The availability of the SDK provides developers looking to monetise theirs apps with an alternative to solutions like AdDuplex, inneractive, and Microsoft's pubCenter. The benefit that Google's AdMob bring to the table is that it is part of Google's advertising platform and therefore potentially has greater market reach and inventory depth. Inventory depth is becoming more of an issue for in app advertising, with many services struggling to fill the available inventory (i.e. more supply than demand).
From the Google announcement:
Today, we’re excited to announce the launch of a beta version of the AdMob SDK for Windows Phone 8 to help you monetize your Windows Phone 8 applications! The key features of this SDK include the ability to:
- Create an AdMob banner view from code
- Embed an AdMob banner directly in an XAML file
- Show full-screen interstitial ads
- Register for ad events such as succeeding or failing to receive an ad
The current release of the SDK does not include a numberr of features that are available in the iOS and Android version of the SDK. For example, there is no support for ad network mediation, DoubleClick for Publishers, or MRAID. It is not clear whether Google plans to add these features to the SDK at a later date.
The arrival of a Windows Phone 8 version of Google mobile advertising solution may raise a few eyebrows, given Google's stance over supporting Windows Phone in other product areas.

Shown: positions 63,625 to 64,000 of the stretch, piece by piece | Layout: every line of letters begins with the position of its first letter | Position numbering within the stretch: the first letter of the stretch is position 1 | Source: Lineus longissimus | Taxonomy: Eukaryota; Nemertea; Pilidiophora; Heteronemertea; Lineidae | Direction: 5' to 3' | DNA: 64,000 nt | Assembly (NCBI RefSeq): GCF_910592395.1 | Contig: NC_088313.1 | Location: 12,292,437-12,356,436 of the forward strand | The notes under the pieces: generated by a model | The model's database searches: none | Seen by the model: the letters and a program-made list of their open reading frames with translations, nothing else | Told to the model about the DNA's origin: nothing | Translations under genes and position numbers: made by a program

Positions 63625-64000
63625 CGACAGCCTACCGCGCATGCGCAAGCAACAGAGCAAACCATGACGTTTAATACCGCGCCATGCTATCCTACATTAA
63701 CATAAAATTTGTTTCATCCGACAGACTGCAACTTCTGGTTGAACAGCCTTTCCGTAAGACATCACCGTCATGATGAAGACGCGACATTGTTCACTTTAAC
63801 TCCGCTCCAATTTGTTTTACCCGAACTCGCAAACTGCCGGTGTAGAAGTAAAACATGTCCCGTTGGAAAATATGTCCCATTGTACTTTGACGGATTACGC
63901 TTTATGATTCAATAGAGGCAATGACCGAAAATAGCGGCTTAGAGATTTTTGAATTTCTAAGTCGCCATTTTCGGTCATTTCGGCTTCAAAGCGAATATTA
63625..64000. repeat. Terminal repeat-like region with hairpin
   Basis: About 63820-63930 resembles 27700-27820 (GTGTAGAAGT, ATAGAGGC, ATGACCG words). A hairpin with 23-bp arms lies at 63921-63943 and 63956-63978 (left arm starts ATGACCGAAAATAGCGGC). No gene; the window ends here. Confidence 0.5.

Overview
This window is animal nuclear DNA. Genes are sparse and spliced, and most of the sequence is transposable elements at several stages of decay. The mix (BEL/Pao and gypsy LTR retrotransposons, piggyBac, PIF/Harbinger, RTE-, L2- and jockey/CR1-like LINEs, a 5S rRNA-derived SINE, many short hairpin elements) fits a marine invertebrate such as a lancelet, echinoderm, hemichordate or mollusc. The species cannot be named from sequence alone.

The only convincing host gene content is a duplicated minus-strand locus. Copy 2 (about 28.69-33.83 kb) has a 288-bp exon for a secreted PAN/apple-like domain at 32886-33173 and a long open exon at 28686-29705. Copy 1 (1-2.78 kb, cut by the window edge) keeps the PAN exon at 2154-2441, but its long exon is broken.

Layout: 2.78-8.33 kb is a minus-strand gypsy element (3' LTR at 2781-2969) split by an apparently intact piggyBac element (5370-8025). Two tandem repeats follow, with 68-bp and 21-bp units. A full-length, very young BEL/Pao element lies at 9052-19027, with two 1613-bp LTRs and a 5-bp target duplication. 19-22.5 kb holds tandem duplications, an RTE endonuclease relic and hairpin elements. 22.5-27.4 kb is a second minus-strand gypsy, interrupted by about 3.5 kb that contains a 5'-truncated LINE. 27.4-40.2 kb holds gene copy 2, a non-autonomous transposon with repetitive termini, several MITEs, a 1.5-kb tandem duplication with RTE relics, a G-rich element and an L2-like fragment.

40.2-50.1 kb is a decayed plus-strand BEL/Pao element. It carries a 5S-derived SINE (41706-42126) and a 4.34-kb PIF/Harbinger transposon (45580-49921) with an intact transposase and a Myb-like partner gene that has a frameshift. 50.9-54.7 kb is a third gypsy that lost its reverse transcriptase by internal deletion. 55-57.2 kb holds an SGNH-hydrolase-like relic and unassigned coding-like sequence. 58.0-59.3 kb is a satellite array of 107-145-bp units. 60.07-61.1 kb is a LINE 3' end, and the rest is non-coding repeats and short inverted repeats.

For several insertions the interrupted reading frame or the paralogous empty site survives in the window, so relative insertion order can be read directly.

Google has stated, on a number of occasions, that it has not developed versions of its own apps (e.g. Google+) for Windows Phone because the number of active users on the platform do not justify the investment, although it can also been seen as a deliberate strategy decision not to support a rival ecosystem.
The release of the AdMob SDK for Windows Phone 8 should not be be read as a statement of intent with regards to other Google products. The reality is that demand for advertising platform support is driven by developers, rather than consumers. Moreover, as something that is distributed as part of many third party products (i.e. apps and games) it can reach a greater number of users, more quickly, than a stand alone product. As a result, the point at which creating a Windows Phone 8 version of the AdMob SDK can be justified, from an investment standpoint, may, theoretically, be sooner than for any og Google's other products.
Of course the reality is that any provision of a Google service on a Microsoft platform, or vice verse, has at least some business strategy dimension. In this case a desire to distribute advertising as widely as possible would seem likely to be the overriding factor.